The #MeToo movement began this past October after actress Alyssa Milano suggested that all women who had been sexually harassed or assaulted write “Me too” on social media to show the magnitude of the problem. Those two little words have since taken the world by storm, outing quite a few big sexual predators in the entertainment industry and proving the world that yes, this is huge problem within our society. So, what are we going to do about it?
If you’ve been sexually harassed or assaulted write ‘me too’ as a reply to this tweet. pic.twitter.com/k2oeCiUf9n
— Alyssa Milano (@Alyssa_Milano) October 15, 2017
Since then, people have made it a point to make a difference. During this year’s Golden Globes, actresses and actors dressed in black to show their solidarity with Time’s Up, a legal defense fund meant to help women and men fight their assailants in court. Online, women began compiling a “Shitty Media Men” meant to warn others away from certain men in the media who had harassed or assaulted people in the past. Celebrities even began apologizing for working with accused sex offenders in the past and claimed they were determined to right their wrongs in the future.
So, yeah — so far, the #MeToo movement has made a real difference, even if it’s just a small one. So why is it that people still can’t seem to understand what it’s actually about?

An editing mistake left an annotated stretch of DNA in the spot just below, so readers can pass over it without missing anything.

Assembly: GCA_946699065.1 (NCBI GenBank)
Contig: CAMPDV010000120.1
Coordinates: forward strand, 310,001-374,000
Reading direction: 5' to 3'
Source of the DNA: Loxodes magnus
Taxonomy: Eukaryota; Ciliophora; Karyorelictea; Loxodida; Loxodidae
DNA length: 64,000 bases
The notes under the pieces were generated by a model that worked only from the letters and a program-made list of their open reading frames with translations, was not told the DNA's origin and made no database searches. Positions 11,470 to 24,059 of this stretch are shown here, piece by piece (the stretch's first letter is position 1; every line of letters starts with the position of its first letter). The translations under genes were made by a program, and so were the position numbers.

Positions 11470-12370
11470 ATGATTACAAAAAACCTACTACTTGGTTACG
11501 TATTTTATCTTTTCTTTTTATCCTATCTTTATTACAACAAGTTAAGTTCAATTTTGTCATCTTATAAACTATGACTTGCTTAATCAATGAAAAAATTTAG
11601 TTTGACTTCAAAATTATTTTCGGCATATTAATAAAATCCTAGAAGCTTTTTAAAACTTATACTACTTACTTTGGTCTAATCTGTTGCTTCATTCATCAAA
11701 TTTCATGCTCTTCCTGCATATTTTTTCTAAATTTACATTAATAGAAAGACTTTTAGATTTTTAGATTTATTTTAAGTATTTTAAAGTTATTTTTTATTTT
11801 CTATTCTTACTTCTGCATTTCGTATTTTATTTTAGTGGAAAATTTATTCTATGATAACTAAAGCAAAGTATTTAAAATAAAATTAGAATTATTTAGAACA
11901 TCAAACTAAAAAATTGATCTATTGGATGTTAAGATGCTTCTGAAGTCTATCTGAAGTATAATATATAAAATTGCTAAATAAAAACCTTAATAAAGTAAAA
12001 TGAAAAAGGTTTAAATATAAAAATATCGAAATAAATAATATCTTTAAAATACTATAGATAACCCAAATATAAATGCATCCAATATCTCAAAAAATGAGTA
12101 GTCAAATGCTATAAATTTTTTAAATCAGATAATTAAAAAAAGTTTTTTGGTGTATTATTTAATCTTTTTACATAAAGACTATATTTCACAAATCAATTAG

Just the other day, actress Catherine Deneuve and 100 other French women signed a letter saying they were opposed to the #MeToo movement because it was leading toward a new form of “puritanism” and sparked anti-sex and anti-men attitudes. The writers claimed that men’s “freedom to pester” was a crucial part of sexual freedom. They claimed it turned women into victims and “poor little things.” And while I understand how they could have come to this conclusion on an intellectual level, I’d still like to disagree.
Very disturbing statement by French actress Catherine Deneuve. Normalizing sexual harassment is dangerous and irresponsible. Shame on her and the people who supports this. You are part of the problem. #metoo #BalanceTonPorc
— Rim-Sarah Alouane (@RimSarah) January 10, 2018
To put sex and sexual harassment in the same vein is a pretty toxic way to look at sexuality in general. It’s like people forget that sexual harassment isn’t just a form of foreplay. Women aren’t angry that men flirt with them in bars or ask for their numbers or, hell, even want to have one night stands with them. Women are mad that their employers are putting them in between a rock and a hard place by coercing them into sexual relations or talking about their ass in the workplace. They’re mad that men will yell crude things to them on the street and then threaten their lives if they don’t have an adequate response. They’re mad because they are literally being raped by men in power and no one wants to believe them.
But it seems like there are still people who don’t know how to make this distinction. The other day, The Hollywood Reporter published a piece called “How The #MeToo Movement Could Kill Some Sexy Hollywood Movies” that argued that movies like Fifty Shades of Grey and its sequels wouldn’t do well in a post-Weinstein world. But why? Fifty Shades of Grey is about sex, not sex abuse (though don’t get me started about how Christian Grey is abusive in other ways). It’s like people can’t wrap their heads around the fact that no one cares about consensual sex — that isn’t the problem here.